Reading Iowa’s Entrails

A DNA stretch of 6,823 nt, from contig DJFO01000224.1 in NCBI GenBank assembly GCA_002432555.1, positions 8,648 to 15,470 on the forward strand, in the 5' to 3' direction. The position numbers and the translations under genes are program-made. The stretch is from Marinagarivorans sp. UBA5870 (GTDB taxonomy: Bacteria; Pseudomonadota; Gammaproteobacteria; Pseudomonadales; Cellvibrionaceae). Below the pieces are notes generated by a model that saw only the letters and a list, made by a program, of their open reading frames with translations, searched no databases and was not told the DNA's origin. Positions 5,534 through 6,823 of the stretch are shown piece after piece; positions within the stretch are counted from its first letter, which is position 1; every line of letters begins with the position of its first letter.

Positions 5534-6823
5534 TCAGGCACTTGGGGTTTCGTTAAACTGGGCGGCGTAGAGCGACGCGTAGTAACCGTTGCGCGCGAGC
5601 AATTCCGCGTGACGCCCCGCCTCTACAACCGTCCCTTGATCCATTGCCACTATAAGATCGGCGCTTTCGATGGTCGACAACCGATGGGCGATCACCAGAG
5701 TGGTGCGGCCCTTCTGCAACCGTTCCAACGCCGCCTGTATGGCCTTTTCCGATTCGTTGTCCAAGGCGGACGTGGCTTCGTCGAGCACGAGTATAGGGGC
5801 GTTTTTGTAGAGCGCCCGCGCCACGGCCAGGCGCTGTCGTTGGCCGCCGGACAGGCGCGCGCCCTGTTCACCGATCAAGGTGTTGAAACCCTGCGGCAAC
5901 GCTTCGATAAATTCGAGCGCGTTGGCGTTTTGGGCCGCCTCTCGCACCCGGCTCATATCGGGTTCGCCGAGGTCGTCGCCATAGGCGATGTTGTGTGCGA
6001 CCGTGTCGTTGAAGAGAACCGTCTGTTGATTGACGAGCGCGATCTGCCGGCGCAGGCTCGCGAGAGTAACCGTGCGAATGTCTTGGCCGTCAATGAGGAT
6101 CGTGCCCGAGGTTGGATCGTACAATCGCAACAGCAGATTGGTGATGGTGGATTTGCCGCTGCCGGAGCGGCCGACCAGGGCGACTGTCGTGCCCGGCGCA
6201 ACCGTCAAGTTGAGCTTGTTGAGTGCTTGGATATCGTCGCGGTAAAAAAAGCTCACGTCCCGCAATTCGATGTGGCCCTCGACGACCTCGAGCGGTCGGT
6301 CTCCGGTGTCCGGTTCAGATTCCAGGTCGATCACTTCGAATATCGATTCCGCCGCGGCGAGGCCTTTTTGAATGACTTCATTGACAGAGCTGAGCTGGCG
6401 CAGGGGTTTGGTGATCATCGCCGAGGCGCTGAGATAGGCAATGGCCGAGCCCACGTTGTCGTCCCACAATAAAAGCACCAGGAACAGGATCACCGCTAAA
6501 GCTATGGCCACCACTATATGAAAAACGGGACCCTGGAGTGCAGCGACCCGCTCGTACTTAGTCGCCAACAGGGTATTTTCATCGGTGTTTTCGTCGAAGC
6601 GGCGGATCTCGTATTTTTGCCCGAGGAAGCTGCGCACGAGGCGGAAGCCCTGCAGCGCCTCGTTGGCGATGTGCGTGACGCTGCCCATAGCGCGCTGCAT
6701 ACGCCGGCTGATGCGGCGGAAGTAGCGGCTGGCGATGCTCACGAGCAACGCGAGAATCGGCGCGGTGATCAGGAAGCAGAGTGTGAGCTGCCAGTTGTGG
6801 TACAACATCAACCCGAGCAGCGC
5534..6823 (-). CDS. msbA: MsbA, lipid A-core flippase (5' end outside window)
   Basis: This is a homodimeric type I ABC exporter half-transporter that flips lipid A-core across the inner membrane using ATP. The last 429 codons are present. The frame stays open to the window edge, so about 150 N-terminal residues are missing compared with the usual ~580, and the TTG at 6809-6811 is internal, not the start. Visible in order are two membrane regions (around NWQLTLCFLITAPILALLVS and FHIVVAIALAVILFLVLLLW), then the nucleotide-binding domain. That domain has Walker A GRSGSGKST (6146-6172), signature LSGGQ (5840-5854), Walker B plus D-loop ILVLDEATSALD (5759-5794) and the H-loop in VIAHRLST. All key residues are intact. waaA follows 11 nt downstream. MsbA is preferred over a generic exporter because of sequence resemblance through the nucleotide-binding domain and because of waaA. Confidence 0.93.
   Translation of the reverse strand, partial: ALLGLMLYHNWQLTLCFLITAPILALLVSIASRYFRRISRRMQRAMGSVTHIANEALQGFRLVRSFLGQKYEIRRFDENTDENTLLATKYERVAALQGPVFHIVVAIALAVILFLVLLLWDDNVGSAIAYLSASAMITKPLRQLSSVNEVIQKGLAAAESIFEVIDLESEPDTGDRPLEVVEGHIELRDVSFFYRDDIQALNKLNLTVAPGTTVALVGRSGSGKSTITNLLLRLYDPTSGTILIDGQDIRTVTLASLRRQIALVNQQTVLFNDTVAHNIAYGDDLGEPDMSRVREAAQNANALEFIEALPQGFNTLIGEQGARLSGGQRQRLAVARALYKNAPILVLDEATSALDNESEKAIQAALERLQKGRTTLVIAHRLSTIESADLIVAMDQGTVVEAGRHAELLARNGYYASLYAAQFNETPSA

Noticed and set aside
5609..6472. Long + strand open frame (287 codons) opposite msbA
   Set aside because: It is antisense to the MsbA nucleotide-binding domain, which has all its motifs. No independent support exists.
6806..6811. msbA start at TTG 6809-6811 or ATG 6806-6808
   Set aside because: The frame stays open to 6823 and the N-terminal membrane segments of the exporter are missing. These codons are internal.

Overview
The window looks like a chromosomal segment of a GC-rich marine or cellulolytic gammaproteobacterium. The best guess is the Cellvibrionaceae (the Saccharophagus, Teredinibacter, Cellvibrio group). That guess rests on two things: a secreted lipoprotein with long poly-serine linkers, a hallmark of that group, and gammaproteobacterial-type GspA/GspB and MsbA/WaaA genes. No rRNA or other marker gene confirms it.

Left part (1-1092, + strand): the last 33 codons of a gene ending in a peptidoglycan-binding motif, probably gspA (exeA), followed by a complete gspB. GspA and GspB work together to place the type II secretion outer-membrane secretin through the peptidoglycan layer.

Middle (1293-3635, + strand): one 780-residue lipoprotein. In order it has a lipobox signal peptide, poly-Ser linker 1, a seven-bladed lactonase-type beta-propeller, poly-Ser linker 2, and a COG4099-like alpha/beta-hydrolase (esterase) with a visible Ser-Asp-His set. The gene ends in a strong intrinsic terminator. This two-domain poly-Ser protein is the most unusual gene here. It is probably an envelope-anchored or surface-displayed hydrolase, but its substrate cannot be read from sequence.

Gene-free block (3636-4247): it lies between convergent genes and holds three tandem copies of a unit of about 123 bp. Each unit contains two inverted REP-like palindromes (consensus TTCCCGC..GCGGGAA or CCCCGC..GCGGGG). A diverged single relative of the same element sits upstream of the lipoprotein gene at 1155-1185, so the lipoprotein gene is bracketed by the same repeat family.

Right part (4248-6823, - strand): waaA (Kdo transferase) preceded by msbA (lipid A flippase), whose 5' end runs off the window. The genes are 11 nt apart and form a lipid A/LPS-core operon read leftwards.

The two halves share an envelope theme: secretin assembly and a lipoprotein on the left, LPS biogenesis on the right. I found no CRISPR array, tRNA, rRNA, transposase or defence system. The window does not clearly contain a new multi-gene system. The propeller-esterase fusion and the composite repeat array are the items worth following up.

The dust is settling in the Iowa Caucus, and it appears that Barack Obama has pulled off a win, dealing an early black eye to Hillary Clinton’s campaign in particular. While it’s too early to read a lot from the win, the most interesting thing about Iowa may not be which Democratic candidate won, but how he won. Clinton’s appeal, according to pundits, is to older voters and particularly women. She is supposed to be the Democrat capable of appealing to the rightmost edge of the party, voters who will supposedly be swayed by her credentials as a Democratic hawk and experienced political operator. The numbers in Iowa may reveal an on-the-ground weakness in the Clinton campaign not previously perceived; if any of Hillary’s key demographics (females, older voters, conservative Dems) are breaking more in Obama’s favor, Iowa could reveal what ultimately proves to be the unraveling of Hillary’s White House bid. It’s not necessary that Obama necessarily take a majority of any of those groups; he needs only to take more of Hillary’s thunder then was expected. Simply defying expectations in Iowa may be enough to put big cracks in the media narrative of Hillary as the “safe” candidate who appeals to the middle of the road.


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